The more you know

Find out what you’re working with by soil testing before you treat.

Soil testing is an essential step in the care of any lawn or landscape. Without knowing what’s going on in the soil you’re working with, you can’t accurately develop an optimal plan for your clients.

There are many reasons to soil test, says Tracy Allen, lab supervisor at the UMass Soil and Plant Nutrient Testing Laboratory in Amherst, Massachusetts.

The first two may seem obvious: soil tests allow contractors to monitor both nutrient levels and acidity, or pH, levels of the soil – attributes that are key in the health of turf as well as annual and perennial plantings – and adjust them as necessary.

“All plants need nutrients to grow, but you have to monitor the soil to make sure they’re not over-fertilized or under-fertilized,” Allen says. “In terms of the pH, or acidity, plants have what we call a sweet spot of around 6.5 to 6.8 on the pH scale where they do the best at nutrient uptake, so you want to know the pH of your soil and adjust as necessary.”

But there are also significant environmental, financial and health reasons to soil test, Allen says.

The pH of a location’s soil helps determine the proper treatments.
Photo courtesy of UMass Soil and Plant Nutrient Testing Laboratory

As an environmental protection, many municipalities across the country have enacted restrictions against overuse of phosphorous and nitrogen-based fertilizers, and some areas now require soil tests to first establish the need for the fertilizer before it’s applied.

From a cost-savings perspective, soil testing can boost your company’s bottom line, since it helps prevent the purchase and application of fertilizer when it’s not needed.

If you’re still not convinced that soil testing is necessary, consider this: Implementing soil testing in your routine service plan can help boost clients’ perception of your firm’s competence and expertise, says Chuck Darrah, consulting landscape agronomist at CLC Labs in Westerville, Ohio. “Soil testing is not only environmentally responsible; it also shows your professionalism.”

Stay regional.

Because soils differ so greatly from one part of the country to another in terms of texture, acidity, and makeup, it’s best to partner with a soil testing lab in your region when possible. Many universities provide standardized soil sampling protocols tailored to their specific climate, says Bruce Hoskins, assistant scientist at the Analytical Lab and Maine Soil Testing Service in Orono, Maine.

“The soil testing methods really depend on the types of soil and the climate you’re dealing with in that part of the country,” Hoskins says. “East of the Mississippi, where there’s pretty adequate rainfall, soils tend to be naturally acidic and the test methods are geared accordingly. Out West, the soils tend to be increasingly alkaline and saline, and the test methods are going to be designed to check for that and make recommendations for compensating for that.”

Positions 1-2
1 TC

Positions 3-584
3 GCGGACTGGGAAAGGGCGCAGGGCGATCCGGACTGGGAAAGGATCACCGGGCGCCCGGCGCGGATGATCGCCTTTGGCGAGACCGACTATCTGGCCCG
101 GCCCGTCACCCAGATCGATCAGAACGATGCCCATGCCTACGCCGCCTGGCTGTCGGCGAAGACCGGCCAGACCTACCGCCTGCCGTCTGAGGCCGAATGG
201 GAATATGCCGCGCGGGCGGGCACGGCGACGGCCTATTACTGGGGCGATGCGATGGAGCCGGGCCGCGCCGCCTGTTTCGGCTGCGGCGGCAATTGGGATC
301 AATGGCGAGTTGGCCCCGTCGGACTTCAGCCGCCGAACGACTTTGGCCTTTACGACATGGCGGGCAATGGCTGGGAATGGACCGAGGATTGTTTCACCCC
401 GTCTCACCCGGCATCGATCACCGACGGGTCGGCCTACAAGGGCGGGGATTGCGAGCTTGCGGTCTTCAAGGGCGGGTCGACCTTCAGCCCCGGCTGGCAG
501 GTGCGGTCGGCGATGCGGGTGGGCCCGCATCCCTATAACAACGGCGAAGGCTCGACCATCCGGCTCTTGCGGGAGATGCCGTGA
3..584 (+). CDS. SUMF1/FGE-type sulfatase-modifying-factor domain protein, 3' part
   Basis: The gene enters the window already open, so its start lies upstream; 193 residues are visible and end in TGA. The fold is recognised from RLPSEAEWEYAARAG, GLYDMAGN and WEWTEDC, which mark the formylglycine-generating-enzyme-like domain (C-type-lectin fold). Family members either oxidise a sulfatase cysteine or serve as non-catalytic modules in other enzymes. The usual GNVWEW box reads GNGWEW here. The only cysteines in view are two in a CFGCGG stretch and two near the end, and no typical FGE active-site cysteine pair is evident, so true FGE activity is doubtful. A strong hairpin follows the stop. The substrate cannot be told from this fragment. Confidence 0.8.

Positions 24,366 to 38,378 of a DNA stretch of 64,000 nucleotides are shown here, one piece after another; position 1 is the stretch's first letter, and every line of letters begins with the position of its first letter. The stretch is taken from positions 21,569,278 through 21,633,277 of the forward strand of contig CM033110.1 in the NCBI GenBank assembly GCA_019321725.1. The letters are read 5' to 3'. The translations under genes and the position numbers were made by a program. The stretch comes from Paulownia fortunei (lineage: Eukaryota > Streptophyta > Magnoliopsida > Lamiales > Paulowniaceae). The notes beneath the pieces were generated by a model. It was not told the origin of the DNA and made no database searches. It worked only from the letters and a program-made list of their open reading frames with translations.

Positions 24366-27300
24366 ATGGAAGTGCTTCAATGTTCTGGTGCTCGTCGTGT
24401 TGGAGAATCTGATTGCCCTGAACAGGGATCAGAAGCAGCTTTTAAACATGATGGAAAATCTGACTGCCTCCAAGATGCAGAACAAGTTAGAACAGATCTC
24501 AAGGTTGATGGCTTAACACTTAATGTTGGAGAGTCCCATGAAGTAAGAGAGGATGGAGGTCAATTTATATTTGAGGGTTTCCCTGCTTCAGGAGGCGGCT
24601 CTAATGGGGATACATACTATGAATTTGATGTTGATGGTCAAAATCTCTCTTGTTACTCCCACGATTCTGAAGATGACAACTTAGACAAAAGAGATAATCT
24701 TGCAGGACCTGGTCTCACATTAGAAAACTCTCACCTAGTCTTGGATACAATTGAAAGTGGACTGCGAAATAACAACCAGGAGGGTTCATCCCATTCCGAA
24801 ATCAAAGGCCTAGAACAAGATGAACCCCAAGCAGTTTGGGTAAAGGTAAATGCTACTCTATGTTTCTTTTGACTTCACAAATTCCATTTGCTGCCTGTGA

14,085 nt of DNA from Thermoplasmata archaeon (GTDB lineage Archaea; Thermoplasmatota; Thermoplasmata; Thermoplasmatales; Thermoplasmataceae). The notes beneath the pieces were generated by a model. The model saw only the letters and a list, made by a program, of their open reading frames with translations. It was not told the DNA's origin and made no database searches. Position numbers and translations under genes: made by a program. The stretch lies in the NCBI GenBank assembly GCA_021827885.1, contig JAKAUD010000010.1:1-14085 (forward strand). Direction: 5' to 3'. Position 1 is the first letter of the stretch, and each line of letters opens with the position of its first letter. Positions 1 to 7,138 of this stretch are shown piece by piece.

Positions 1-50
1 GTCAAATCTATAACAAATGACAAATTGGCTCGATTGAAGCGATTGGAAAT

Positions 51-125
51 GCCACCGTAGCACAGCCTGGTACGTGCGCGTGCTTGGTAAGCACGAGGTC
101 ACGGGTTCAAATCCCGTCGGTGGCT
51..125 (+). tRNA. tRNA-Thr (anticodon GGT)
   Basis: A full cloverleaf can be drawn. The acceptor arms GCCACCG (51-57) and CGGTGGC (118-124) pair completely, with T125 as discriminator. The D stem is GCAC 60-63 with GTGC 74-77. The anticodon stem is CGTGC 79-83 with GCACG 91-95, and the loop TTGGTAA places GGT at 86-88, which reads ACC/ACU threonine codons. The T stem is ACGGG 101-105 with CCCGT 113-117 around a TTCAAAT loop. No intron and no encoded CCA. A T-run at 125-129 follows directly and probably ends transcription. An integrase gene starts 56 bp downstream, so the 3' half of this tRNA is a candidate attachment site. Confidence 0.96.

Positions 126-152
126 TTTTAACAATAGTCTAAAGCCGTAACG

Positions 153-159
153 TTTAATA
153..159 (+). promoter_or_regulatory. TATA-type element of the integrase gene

If a university soil testing lab isn’t available in your area, search for commercial labs that regularly exhibit or attend green industry conferences or trade shows, Darrah says.

The staff at reputable soil testing labs are typically happy to serve as best-practices resources for clients in their region. “People can call or email us if they don’t understand the recommendations or if they just don’t understand the results,” Allen says. “I talk with clients about their soil results all the time, and it’s a part of the job that I enjoy most.”

“Soil testing is not only environmentally responsible; it also shows your professionalism.” Chuck Darrah, CLC Labs

How often to test.

To stay abreast of what’s going on in the soil you’re servicing, plan to soil test routinely.

If you’re working with a new space or are still in the process of identifying optimum fertilizer levels for a particular client, you may need to test as frequently as once a year until plants become established. “If you’re still trying to figure out the levels that your particular lawn needs, it’s good to have an annual soil test. But once you figure out the levels that the area needs, you can test every two or three years,” Allen says.

Above all, don’t make the mistake of using soil testing only as a post-mortem response in the event of plant failure, Hoskins says. Ideally, you should soil test before planting.

“If you’re putting in a new lawn or a new bed of foundation plantings, it’s really important to check the soil before you plant to make sure it is healthy enough to support plant growth,” Hoskins says. Then test again six months to a year after installation. “If everything is OK after that, a maintenance-type application would include testing every two to three years or so – unless you’re dealing with a golf course and greens, which typically test every year,” Hoskins says.

The point of repeated testing is to understand the ongoing interplay of the plants and the soil over time.

“Perennials will modify the soil as they grow,” Hoskins says. “It’s not just the soil feeding the plants, but the plants also feeding the soil.”

The author is a freelance writer based in Kentucky.

March 2019
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